We have all seen articles stating, "Authorities kill wild animal for public safety." Most of us (statistics are with me on this) ask, "Why didn't they relocate the animal? Why did they kill it?"


Captain Bill Hebner of the Washington Department of Fish & Wildlife has pondered that same question over the many years he has served in wildlife enforcement. Bill's current jurisdiction of North Puget Sound consists of King, Snohomish, Skagit, Whatcom, Island, and San Juan counties. Before taking charge of fish and wildlife enforcement in this area, Bill helped to establish WDFW's Statewide Special Investigation Unit in the mid '80s and also worked to solve interstate and international wildlife crimes.


In 2011, Captain Hebner received Washington State's Governor's Award for Leadership in Management:



Block quote: With the belief that bears and humans can co-exist, Captain Bill Hebner initiated a public education and information campaign. He worked with his staff and local media to successfully explain the problem of feeding wildlife and the value of reconditioning offending animals rather than destroying them. Governor's Award for Leadership in Management .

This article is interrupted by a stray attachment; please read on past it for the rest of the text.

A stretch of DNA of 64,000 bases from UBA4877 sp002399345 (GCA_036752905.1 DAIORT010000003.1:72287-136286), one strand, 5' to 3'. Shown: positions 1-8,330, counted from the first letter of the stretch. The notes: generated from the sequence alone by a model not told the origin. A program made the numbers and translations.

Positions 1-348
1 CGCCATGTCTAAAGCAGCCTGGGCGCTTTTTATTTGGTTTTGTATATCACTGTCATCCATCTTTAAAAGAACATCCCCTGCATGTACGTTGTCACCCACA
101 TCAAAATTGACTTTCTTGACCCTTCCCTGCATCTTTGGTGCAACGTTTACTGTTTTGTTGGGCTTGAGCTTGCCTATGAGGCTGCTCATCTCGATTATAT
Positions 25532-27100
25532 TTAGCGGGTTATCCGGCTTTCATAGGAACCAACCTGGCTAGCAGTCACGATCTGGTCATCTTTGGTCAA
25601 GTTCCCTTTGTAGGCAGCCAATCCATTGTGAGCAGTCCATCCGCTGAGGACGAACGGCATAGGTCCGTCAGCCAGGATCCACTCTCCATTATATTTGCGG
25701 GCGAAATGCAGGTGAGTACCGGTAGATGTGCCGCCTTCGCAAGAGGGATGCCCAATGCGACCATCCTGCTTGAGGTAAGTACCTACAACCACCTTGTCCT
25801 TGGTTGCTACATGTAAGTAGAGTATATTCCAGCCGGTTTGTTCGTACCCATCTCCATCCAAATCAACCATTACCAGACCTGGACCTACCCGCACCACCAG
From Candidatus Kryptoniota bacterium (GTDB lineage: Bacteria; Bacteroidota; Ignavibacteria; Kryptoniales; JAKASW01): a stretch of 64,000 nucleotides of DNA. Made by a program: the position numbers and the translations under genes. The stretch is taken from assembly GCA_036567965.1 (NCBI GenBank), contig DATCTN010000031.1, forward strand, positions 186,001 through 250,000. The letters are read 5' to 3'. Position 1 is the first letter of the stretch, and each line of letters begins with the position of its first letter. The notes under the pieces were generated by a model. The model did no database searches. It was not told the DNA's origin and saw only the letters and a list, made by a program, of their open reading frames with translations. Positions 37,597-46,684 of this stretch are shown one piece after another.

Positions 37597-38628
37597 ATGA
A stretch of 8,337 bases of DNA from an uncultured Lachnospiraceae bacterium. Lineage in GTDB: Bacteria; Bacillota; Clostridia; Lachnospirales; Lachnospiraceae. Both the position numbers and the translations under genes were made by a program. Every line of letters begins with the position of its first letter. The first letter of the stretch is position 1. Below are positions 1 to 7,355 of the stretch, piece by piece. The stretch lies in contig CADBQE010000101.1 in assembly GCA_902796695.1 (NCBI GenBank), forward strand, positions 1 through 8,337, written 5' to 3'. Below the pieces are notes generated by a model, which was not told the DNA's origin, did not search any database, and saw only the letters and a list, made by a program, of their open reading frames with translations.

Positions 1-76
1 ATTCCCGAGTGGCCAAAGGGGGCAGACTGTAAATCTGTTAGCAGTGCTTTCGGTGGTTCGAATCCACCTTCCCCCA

Reconditioning is essentially reinforcing a wild animal's natural fear of humans enough that the animal can recognize the boundaries of human habitation and stay clear of those dangers.


How does one 'recondition' a bear or cougar?

Click here to continue reading 

Idaho Tells Familiar Tale to Justify Lion Killed by Boise Police  Photo of officer standing over dead lion.

 MLF Logo

by Tim Dunbar, Executive Director 



According to the Idaho Department of Fish and Game (IDFG), Boise is in the middle of lion country. Tucked up next to the Idaho National Forest, and with a riparian greenbelt running through town, its no wonder this community - fondly referred to by locals as the "City of Trees" - will get the occasional mountain lion showing up where it shouldn't.

Such was the case of a young female lion first spotted on Friday, May 18th, in an east Boise foothills neighborhood with a recently killed deer - a natural prey source for lions.

That sighting sparked an intense hunt for the lion by IDFG personnel who staked out the cashed deer carcass in the hope that the lion would return and could be harassed out of town with rubber bullets. However, the lion failed to comply with IDFG's plans and wasn't seen again for several days until being spotted Monday morning in Boise's downtown area and again later that day by Boise State University staffers who reported a lion eating from a dumpster near the student union building.